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> What is it that keeps you shipping working code every day? That's not the state of nature, you've clearly made some kind of decision to do that.

Good question. If you mean: "Why do you choose to ship code?" then I suppose it's my desire to please my clients and stay employed. If you mean: "How do you manage it?" then it's what I hinted at earlier: Good intuition, experience, a precise and logical mind, and thoughtful use of tools.

About tools: My tools are important to me, but I don't see them as a silver bullet. It's like if you asked a carpenter about a "hammer-centric methodology." She would laugh. She'd say yeah, she uses a hammer all the time, but her hammer use doesn't amount to a methodology or a philosophy. Hammer use just comes about naturally as a consequence of recognizing nails that must be driven in.

Similarly for software: I don't use to-do lists because they're "agile." I use them because I need to remember the 20 different requests my client made yesterday. Could I live without Asana, Basecamp, or what have you? Sure. I'd just write my tasks in a text file. What if I couldn't use a text file? Then I'd put sticky notes on my wall. I need tools (everyone does), but I don't deify them.

> 80% of agile can be summed up as: limit work in progress, and (almost as a necessary consequence of this) ensure any given piece of work can go from initial requirement to deployed to customer very quickly. My "in the trenches" experience is that whether or not a company follows this is the most accurate single predictor of whether it succeeds. So methodologies do, in fact, get projects done.

I agree with all of the above except for the statement that "methodologies do, in fact, get projects done." I think the reason we disagree is that we mean different things by "methodology." I take "methodology" to mean a formalized process, like a recipe, that you can follow mechanically. By that definition, agility is the explicit rejection of methodologies.

But then, I'm not the god of word definitions. I don't get to say my definition of "methodology" is right and yours is wrong. So perhaps it's fair to say that we're each right insofar as we're permitted our respective definitions of "methodology."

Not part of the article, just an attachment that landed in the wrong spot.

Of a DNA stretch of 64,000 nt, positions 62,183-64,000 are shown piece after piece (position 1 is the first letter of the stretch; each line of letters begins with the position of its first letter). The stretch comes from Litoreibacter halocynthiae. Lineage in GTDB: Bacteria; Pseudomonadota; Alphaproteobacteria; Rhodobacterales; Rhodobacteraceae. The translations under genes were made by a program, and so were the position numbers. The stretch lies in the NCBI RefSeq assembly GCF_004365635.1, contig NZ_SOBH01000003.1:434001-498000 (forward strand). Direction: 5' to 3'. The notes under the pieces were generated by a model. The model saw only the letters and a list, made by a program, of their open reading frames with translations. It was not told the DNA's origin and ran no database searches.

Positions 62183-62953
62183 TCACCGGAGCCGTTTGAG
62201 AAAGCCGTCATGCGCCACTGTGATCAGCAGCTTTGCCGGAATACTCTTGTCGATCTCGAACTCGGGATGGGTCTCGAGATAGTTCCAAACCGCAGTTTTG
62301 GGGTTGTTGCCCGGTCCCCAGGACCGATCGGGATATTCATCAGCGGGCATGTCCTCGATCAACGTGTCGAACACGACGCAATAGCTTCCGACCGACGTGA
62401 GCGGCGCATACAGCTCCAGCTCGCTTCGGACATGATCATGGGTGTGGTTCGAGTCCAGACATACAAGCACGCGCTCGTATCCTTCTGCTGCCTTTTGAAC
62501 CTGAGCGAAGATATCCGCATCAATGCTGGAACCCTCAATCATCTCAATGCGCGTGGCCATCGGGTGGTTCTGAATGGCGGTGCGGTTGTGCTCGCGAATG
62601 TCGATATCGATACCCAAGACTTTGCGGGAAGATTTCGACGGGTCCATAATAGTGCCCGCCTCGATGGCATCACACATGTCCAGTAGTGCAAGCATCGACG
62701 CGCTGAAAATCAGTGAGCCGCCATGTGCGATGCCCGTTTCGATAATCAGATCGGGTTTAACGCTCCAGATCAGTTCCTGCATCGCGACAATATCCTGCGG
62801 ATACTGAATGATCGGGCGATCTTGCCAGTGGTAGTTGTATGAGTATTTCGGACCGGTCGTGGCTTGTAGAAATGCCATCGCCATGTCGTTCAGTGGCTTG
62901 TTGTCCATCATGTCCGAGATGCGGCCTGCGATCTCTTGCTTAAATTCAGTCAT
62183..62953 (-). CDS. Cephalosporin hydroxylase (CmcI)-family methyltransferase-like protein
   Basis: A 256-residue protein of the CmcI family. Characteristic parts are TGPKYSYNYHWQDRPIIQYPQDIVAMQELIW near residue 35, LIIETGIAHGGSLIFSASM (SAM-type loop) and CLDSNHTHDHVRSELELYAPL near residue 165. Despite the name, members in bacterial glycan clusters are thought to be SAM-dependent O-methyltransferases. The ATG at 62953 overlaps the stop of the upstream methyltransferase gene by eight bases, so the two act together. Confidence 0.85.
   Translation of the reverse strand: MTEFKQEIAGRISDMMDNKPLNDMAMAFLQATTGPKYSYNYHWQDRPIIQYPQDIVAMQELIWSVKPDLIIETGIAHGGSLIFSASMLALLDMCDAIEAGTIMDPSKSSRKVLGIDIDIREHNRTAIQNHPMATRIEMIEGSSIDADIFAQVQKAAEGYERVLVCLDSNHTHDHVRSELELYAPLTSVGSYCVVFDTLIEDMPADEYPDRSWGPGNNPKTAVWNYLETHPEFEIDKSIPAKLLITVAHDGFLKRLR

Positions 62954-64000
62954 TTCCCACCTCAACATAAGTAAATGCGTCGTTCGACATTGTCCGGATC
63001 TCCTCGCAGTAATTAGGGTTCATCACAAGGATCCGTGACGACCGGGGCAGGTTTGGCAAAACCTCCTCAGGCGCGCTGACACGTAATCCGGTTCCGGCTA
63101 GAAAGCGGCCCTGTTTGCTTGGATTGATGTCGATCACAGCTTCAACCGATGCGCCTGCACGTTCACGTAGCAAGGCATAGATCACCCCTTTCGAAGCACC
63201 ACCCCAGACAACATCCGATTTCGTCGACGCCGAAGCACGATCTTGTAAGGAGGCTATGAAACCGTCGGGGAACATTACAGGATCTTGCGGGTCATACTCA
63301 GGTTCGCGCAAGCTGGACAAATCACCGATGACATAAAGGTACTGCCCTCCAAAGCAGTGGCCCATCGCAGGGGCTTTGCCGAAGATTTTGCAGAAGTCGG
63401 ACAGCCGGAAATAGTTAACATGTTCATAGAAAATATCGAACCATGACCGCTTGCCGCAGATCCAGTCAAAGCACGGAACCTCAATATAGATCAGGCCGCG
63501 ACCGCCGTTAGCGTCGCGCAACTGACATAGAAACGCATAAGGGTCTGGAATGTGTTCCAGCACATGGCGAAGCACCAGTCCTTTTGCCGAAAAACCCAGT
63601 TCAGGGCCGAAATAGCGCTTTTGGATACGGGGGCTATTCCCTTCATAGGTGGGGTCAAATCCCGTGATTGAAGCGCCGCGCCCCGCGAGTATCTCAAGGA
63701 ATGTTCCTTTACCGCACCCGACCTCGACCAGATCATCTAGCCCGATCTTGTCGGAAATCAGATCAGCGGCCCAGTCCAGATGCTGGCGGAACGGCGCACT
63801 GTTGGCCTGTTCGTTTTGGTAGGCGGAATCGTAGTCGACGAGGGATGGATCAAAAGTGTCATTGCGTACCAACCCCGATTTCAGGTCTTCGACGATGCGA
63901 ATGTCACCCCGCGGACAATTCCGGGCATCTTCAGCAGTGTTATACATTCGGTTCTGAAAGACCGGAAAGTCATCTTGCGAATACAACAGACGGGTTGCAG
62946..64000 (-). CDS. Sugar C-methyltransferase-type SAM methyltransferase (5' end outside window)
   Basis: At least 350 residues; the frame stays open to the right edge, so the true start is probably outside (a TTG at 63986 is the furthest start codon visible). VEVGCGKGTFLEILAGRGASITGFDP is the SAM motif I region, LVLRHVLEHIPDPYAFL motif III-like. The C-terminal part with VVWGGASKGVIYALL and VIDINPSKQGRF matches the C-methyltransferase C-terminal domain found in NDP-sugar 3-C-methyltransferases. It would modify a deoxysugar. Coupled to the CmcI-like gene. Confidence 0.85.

I thought you must be kidding about the "hammer-centric methodology": Do companies actually say they have a "tool-centric methodology"?

Then I remembered one I saw just the other day:

> We offer a highly configurable Agile and tools-based software development methodology

They also have an "execution-focused leadership team" and "offer a number of flexible outcome-oriented engagement models assuring the success of our projects"

The whole page is like that!


Wow. I've always wondered: Is this kind of empty, buzzwordy writing effective? Does it sell?

So many companies write this way. I could believe they do so only because their staff never learned how to write good sales copy. Or is there some actual merit to it? Do they know something I don't--namely, that buzzwords sell?

I think it's a joke, just based on the obvious word reuse:

> We are an innovation focused services firm with 100% focus in the emerging technologies. This razor sharp focus has allowed us to differentiate from our competitors in many different ways:

Maybe. Though the page, taken in the context of the overall site, doesn't scream satire. I'd be disinclined to put a joke page on my consultancy's website, but if I did, I'd be sure to make the joke 110% clear. So my suspicion is that the word reuse is just the writer's habit, not evidence of a joke. (Many writers have such habits, especially amongst those of us who aren't writers by trade.)

I've actually had some personal interaction with this company, and I'm pretty sure that the writing style is not satire and not a joke. It's the way somebody actually writes.

Oooh, you can work on Web 2.0 AND 3.0. I'm not sure if Web 3.0 is backwards compatible, though.

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